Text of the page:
I was doing some editing and proofreading a day or two ago, and came across a sentence where the author was describing his closest brush with death.
It reminded me of when I was 17 years old. I was driving my parents' car to Marquette, some 42 miles to the west. I don't recall my reason for going.
Traffic is normally very light in the Upper Peninsula of Michigan, and I would say that it was not a bit unusual at that time to see no more than four vehicles in either direction the entire trip.
For the most part, the highway is flat and travels parallel to Lake Superior. There are a few places, however, where the road goes around curves and up and down pretty good-sized hills. Double yellow lines, indicating no passing zones, predominate in these areas.
I was coming around one of these curves, intending to continue on up a hill, when I saw a fully-loaded logging truck in my lane, passing another truck illegally and coming right at me at 60+ mph.
There was only one choice to make and a split second to actually do it. I went off of the road. It was either that or hit one or the other truck head-on. There were no nice broad shoulders in these spots, only steep embankments. Ten feet or so down the embankment was a wire fence that, supposedly, would prevent one's vehicle from continuing on downward into the ravine.
Well, the logging truck roared past me. Somehow or another, I was able to keep the car under control and not go so far as to hit the fence. I kept my foot off of the brake the whole time and concentrated, with both hands gripped tightly to the wheel, on maintaining control.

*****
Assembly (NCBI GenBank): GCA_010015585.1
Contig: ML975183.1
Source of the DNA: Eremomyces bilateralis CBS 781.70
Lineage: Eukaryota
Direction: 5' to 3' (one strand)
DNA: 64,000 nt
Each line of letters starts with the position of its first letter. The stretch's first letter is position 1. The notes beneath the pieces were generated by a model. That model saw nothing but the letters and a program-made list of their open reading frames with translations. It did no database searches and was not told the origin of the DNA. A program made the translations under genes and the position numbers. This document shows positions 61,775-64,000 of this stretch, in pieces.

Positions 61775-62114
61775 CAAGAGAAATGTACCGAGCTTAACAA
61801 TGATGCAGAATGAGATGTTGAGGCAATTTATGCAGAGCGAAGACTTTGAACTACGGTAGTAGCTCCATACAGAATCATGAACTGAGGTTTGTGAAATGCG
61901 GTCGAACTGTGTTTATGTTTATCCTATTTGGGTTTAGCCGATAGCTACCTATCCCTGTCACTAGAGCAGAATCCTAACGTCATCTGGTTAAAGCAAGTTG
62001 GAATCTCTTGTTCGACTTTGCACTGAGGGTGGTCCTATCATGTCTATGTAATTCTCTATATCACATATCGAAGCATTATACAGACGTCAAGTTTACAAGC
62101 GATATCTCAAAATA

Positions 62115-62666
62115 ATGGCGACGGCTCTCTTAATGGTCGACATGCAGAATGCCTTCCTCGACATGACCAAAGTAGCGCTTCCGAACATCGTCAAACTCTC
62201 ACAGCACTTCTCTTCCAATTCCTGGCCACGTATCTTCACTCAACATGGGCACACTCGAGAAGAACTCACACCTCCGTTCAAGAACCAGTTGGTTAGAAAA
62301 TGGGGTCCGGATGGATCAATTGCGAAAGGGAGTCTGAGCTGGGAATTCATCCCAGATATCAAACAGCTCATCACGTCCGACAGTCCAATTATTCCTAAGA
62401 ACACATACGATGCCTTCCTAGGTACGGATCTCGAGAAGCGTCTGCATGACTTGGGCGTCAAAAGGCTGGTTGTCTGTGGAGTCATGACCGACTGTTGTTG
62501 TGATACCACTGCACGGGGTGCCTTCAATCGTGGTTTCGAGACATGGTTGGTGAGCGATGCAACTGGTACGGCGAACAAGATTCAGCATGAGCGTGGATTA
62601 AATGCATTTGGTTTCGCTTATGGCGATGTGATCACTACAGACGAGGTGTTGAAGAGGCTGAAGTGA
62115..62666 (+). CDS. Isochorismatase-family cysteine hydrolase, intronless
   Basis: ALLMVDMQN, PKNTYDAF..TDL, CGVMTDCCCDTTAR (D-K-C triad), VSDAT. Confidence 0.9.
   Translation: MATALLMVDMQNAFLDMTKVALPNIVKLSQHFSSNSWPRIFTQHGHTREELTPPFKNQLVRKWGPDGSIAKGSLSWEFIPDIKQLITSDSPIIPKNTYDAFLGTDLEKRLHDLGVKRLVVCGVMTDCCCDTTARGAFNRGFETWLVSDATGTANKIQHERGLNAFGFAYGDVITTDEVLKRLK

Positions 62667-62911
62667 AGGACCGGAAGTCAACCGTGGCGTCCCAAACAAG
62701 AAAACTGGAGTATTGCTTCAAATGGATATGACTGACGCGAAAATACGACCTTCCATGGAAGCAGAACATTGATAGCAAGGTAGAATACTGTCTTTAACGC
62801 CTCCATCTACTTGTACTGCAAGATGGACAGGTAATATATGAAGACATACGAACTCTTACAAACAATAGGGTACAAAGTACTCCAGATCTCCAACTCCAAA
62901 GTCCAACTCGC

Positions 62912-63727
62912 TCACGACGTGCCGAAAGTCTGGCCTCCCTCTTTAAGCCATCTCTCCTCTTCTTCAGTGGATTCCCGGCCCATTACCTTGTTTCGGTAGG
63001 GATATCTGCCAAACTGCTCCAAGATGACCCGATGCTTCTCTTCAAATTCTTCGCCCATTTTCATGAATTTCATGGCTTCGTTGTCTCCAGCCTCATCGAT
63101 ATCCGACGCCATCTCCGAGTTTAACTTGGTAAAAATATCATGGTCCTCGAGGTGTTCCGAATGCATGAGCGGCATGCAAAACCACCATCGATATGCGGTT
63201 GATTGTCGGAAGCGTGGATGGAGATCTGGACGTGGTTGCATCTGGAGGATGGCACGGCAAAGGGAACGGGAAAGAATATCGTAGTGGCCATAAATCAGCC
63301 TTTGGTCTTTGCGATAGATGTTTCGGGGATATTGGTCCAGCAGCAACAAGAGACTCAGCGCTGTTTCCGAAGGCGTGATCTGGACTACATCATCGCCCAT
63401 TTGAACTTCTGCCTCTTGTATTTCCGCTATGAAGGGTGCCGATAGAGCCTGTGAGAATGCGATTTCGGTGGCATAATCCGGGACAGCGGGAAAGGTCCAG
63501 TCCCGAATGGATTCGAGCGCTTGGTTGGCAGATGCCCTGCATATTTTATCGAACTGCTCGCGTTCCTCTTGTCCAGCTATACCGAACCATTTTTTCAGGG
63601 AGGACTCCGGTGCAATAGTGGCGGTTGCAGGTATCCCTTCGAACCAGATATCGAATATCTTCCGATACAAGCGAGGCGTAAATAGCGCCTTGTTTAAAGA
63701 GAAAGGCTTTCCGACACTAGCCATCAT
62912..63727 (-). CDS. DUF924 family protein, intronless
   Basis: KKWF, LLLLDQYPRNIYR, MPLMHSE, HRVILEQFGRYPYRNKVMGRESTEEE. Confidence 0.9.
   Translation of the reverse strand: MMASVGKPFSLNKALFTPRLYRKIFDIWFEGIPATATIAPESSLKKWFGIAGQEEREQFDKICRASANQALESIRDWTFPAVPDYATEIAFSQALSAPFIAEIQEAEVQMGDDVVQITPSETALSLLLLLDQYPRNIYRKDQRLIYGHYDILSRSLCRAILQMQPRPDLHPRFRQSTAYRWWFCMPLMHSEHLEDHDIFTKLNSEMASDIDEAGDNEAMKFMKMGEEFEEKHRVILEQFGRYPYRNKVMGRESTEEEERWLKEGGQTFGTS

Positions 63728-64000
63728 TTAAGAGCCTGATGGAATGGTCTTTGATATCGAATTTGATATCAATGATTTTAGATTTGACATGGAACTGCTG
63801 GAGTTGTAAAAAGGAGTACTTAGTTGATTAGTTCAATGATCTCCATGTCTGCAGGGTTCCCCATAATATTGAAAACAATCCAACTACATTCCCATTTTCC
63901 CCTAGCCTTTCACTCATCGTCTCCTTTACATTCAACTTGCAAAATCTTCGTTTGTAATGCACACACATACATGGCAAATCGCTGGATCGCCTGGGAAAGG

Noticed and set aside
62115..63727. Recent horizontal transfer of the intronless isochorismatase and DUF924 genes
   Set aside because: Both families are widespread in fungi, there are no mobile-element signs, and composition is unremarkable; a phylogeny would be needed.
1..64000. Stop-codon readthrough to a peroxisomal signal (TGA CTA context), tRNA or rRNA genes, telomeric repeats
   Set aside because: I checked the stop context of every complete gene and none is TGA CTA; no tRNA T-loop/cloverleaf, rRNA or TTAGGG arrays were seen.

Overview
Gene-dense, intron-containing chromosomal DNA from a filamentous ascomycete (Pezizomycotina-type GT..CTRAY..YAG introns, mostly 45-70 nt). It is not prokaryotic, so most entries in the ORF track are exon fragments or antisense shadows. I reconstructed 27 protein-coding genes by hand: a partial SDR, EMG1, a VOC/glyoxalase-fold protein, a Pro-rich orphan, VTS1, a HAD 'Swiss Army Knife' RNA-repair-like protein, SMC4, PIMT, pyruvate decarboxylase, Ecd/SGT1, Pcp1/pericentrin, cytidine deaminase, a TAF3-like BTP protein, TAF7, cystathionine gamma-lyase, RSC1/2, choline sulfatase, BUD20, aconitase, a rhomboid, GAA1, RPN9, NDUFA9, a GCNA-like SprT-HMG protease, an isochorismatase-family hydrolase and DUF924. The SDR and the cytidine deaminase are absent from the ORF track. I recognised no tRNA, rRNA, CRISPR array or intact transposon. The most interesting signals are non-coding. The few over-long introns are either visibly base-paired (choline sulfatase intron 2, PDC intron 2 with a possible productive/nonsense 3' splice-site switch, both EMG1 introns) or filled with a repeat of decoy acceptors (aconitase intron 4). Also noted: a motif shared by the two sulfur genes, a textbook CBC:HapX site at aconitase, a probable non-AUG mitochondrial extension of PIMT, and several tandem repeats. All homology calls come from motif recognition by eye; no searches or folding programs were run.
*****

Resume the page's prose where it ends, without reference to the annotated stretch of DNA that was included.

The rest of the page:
I did, got back on the road, and continued my journey. That was my closest call ever! I don't think I told my folks about it, either.
In all of my nearly eighteen years of taxicab driving, when I put 1,000 miles each week on the car and where I was witness to a lot of accidents, this one incident from 54 years ago stands out in my mind as potentially the most deadly.
You know, as soon as I make a statement like that, it seems, I think of another. Well, there was one other, and it occurred when I was driving a taxi.
I was sitting on Bellaire, heading west, stopped at a red light at Beltway 8 along with other vehicles. I was going home. Five lanes of traffic, the two farthest left for left-hand turns (I was in the 2nd from left) and three others for continuing straight.
I was first in my lane. There were vehicles behind me. There was a vehicle to my left that was first in his lane. The same to the right. Other vehicles behind them.
The light turned green. Nobody moved, which was strange enough in itself, but -- stranger still -- nobody honked, either! Another couple of seconds passed. Still no movement, no horn-honking, nothing!!
Then, going northbound on the feeder, came this huMONgous 18-wheeler just barreling through a light that had long since turned red. I don't know how fast he was actually going, but it had to have been well over 70mph!
After he had cleared the intersection, it took all of us a while to tentatively take our feet off of our collective brakes and inch ahead. I think that, if any one of us had tried to accelerate when the light initially turned green (or even a few seconds afterwards), that people would still be finding bits and pieces of body and car parts!
None of us stopped to exchange information or offer a prayer, but I swear by all that's Holy that the strong arm of God came down and saved us all that day!